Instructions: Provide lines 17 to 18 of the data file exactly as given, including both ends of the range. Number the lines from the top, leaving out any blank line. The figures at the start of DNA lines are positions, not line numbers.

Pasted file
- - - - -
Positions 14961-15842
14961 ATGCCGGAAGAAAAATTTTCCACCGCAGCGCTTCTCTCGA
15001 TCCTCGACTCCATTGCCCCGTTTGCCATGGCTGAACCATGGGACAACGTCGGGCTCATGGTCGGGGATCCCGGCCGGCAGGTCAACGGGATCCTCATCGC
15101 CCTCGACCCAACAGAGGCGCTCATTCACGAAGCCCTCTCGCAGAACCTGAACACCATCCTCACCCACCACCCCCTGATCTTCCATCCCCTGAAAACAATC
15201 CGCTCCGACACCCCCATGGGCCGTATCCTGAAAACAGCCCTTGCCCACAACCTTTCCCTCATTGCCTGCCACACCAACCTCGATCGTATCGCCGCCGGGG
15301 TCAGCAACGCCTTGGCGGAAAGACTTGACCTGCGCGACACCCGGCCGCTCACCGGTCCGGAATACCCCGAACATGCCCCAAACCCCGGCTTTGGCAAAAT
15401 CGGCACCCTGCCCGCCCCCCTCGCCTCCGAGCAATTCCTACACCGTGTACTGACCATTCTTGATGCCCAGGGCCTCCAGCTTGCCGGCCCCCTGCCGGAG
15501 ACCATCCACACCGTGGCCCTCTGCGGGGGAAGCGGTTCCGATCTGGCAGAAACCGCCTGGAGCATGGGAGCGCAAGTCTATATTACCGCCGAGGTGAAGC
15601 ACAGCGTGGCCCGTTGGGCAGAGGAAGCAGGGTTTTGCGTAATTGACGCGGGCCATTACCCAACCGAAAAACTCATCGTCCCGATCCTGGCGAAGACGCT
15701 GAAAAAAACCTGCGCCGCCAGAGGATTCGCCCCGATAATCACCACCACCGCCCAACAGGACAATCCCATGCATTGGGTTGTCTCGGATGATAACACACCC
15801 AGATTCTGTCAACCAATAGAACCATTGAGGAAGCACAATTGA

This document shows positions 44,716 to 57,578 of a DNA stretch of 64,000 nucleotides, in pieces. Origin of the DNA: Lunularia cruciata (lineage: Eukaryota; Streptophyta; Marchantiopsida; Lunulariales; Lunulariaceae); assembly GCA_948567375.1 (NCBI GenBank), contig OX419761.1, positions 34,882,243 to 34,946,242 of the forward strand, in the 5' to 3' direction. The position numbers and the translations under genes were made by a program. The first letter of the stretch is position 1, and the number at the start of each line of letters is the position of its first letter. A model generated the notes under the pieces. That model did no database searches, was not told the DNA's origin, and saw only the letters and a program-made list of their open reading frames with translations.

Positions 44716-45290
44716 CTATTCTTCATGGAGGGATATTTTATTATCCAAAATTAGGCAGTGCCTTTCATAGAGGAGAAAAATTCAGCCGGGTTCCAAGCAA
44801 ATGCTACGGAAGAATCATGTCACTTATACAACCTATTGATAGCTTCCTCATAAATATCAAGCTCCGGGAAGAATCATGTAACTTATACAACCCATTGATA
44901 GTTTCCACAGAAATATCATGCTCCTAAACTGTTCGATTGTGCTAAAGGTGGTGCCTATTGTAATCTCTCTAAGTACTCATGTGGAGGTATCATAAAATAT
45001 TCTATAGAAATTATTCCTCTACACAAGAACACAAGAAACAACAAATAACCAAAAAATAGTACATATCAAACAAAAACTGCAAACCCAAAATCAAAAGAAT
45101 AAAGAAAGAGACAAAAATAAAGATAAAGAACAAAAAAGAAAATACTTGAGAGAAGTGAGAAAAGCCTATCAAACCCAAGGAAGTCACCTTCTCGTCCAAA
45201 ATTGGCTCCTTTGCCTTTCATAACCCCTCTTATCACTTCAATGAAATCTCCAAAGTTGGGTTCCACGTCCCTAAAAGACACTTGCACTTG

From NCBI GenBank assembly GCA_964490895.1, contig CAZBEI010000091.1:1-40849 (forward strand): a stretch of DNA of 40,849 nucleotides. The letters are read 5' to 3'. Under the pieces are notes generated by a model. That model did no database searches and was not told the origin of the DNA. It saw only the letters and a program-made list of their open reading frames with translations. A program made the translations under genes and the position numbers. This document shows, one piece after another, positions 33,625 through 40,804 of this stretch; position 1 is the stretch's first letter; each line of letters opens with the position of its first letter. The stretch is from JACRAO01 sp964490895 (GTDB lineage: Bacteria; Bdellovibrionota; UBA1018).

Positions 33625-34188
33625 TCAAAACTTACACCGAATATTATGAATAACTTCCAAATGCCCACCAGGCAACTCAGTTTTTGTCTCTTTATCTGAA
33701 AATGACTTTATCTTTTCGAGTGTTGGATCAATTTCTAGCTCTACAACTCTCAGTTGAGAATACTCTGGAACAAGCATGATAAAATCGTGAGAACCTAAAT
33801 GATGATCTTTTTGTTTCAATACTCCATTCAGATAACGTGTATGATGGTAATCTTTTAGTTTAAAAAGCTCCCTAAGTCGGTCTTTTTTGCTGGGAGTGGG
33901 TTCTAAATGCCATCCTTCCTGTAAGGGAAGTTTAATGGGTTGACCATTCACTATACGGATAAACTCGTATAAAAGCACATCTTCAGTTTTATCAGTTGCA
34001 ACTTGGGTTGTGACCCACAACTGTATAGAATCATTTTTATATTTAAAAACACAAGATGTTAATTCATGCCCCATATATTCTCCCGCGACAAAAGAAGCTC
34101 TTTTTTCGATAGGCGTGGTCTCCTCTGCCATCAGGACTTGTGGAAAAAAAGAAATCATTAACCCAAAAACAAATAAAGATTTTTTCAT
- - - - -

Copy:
45001 TCTATAGAAATTATTCCTCTACACAAGAACACAAGAAACAACAAATAACCAAAAAATAGTACATATCAAACAAAAACTGCAAACCCAAAATCAAAAGAAT
45101 AAAGAAAGAGACAAAAATAAAGATAAAGAACAAAAAAGAAAATACTTGAGAGAAGTGAGAAAAGCCTATCAAACCCAAGGAAGTCACCTTCTCGTCCAAA